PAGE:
What does it mean if your Nasal Swab test came back negative for COVID-19?

Persons with possible exposure, a NEGATIVE COVID-19 test and

who have not had any symptoms

  • Self-monitor under the supervision of their employer’s occupational health program.

  • Wear a face mask at all times while in the workplace for 14 days after last exposure.

  • Maintain 6 feet and practice social distancing as work duties permit in the workplace.

  • Retest if symptoms become present.

Persons who tested NEGATIVE for COVID-19 and have had symptoms and were directed to care for themselves at home may discontinue isolation under the following conditions: 

  • At least 3 days (72 hours) have passed since recovery (defined as resolution of fever without the use of fever-reducing medications) 

  • AND improvement in respiratory symptoms (e.g., cough, shortness of breath)

  • At least 10 days have passed since symptoms first appeared

DoctorNow encourages you to wear a mask, practice social distancing, and use good hand washing techniques. 

Due the volume of patients that we are testing and having positive results come back on, it is very challenging for our providers to go over individual results with you.  If you would like dedicated time with a provider to discuss additional concerns, you may schedule a telemedicine visit with by calling our clinic at 424-249-3038. We are having a longer than normal wait times for our phone operators as they are filtering continuous COVID question calls from the community. 

 
Man with Mask

+POSITIVE

PCR NASAL SWAB TEST

What does it mean if your Nasal Swab test came back positive for COVID-19?

PLEASE FOLLOW THE INSTRUCTIONS

BASED ON YOUR CURRENT SITUATION:

If You ARE NOT Having Symptoms:

Discontinue isolation after: ● 10 days have passed since the date of your first positive COVID-19 diagnostic test
● AND you have had no subsequent illness and remain asymptomatic.

If You ARE Having Symptoms:

Discontinue isolation after: ● Improvement occurs in respiratory symptoms (e.g., cough, shortness of breath) ● 24 hours have passed since you have been fever-free without the use of fever- reducing medications ● AND at least 10 days have passed since symptoms first appeared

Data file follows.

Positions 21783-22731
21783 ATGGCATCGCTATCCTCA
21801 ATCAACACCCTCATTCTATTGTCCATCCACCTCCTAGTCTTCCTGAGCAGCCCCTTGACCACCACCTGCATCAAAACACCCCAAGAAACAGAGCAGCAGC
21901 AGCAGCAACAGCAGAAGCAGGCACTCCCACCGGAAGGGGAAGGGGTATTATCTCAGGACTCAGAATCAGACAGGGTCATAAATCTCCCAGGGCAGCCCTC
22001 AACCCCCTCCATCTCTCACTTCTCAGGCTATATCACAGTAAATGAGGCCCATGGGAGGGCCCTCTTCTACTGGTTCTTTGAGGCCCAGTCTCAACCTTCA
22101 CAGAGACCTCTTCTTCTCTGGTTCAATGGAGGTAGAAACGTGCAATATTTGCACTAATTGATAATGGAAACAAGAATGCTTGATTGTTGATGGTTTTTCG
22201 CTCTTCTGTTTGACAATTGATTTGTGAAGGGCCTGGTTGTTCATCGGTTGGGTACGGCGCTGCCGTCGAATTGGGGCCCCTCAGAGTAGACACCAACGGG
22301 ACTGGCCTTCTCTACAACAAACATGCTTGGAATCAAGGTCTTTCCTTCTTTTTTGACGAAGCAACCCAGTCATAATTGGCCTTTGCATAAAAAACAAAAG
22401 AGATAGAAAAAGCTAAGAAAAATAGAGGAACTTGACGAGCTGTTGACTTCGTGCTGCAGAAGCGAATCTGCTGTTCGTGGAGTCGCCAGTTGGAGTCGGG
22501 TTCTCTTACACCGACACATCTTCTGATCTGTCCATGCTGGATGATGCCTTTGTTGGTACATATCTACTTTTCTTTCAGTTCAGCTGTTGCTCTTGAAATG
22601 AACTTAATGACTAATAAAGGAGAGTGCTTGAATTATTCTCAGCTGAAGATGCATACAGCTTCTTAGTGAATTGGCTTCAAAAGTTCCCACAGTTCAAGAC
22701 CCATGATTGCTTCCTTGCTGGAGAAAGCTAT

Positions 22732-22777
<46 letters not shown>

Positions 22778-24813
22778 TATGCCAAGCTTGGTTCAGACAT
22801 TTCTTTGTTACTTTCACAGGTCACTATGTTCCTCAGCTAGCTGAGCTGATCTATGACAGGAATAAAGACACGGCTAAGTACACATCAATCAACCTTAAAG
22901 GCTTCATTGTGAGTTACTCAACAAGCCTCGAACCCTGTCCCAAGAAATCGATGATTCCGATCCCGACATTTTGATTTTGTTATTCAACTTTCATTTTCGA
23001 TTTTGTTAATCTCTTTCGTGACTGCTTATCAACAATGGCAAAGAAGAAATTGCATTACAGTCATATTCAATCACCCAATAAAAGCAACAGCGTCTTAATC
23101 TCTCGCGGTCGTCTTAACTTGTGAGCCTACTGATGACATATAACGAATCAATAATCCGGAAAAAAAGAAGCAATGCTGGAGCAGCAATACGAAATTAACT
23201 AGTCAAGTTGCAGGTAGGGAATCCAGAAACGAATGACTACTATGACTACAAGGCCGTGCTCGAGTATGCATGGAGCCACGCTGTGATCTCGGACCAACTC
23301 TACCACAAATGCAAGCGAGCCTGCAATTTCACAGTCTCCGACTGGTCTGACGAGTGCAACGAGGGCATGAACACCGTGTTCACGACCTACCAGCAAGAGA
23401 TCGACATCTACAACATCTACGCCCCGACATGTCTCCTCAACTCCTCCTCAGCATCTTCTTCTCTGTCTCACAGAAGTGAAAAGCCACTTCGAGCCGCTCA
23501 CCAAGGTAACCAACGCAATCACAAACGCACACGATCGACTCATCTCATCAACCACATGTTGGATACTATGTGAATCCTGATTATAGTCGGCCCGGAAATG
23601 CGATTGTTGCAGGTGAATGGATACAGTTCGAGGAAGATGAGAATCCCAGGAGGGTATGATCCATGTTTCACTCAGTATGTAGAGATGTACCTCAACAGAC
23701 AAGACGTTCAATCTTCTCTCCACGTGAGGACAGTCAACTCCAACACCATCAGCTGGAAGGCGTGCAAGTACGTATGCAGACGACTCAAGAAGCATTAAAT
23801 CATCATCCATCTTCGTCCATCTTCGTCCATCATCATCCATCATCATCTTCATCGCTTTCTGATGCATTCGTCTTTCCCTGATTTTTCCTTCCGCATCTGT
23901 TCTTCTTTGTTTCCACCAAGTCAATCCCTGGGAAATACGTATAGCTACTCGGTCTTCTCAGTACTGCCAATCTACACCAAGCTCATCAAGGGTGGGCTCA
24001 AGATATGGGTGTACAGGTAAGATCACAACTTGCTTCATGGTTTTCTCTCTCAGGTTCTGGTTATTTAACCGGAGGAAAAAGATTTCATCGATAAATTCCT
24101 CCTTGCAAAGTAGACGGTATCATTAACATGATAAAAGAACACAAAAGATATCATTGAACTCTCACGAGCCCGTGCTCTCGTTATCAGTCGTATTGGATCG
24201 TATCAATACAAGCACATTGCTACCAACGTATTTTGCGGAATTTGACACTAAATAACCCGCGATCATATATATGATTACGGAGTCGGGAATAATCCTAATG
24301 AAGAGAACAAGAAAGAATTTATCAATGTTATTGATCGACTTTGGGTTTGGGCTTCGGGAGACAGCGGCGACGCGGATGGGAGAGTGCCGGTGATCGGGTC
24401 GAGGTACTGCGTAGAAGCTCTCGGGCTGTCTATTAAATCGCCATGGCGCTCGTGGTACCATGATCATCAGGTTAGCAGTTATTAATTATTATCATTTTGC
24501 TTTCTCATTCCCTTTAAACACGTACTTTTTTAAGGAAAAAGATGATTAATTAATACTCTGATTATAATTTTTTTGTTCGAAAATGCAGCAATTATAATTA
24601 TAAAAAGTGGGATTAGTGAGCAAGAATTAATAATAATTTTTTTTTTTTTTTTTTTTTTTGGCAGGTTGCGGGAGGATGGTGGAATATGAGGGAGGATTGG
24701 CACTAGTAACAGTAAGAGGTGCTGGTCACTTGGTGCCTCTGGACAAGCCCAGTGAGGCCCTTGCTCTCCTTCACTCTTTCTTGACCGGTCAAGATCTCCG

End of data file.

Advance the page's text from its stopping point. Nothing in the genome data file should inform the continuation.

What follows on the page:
When To Seek Emergency Medical Care For COVID-19:
If Someone Is Showing Any Of These Signs, Seek Emergency Care Immediately: 
● Trouble Breathing
● Persistent Pain Or Pressure In The Chest
● New Confusion
● Inability To Wake Or Stay Awake

* This List Is Not All Possible Symptoms. Please Call Your Medical Provider For Any Other Symptoms That Are Severe Or Concerning To You. *
DO I NEED TO RETEST?
Retesting Is Not Recommended Within 3 Months After The Date Of Symptom Onset For The Initial COVID-19 Infection.

Contact Tracing Best Practices: Make Sure To Notify Everyone In Your Household, Employers, As Well As: Any Person You Have Come Into Close Contact With, Starting 2 Days Before You Were Tested Or When You First Started Feeling Sick. A Close Contact Is Defined As Someone You Were Within 6 Feet For A Duration Of 15 Minutes Or More. Those Individuals Are Now Possibly At Risk Of Having COVID. 

 

Information For

Returning To Work

 

Below is the Los Angeles Public Health Guidance for Employers Responding to COVID-19 in the Workplace.

We suggest you print this document to present to your employer regarding a work note for your positive COVID test. 

Workplace Guidance Response

  • During the pandemic, employees who meet the above criteria for returning to work should NOT be required by employers to provide a healthcare provider’s note to return to work.

  • The Equal Employment Opportunity Commission (EEOC) as well as the Centers for Disease Control (CDC) have issued guidance, stating that while employers “may require employees who have been away from the workplace during a pandemic to provide a doctor’s note certifying fitness to return to work,” it is not recommended to do so. 

  • The EEOC & the CDC advise that, practically speaking, doctors and other healthcare providers may be too busy to provide such documentation, so employers should consider allowing these employees to return to work as they see fit.

  • Because of this, the CDC does not recommend that employers require their employees to provide communication from a physician or healthcare provider, “clearing,” them to return to work. 

For Further Information:

CDC: https://www.cdc.gov/coronavirus/2019-ncov/index.html

LA County Dept. of Health: http://www.publichealth.lacounty.gov/media/Coronavirus/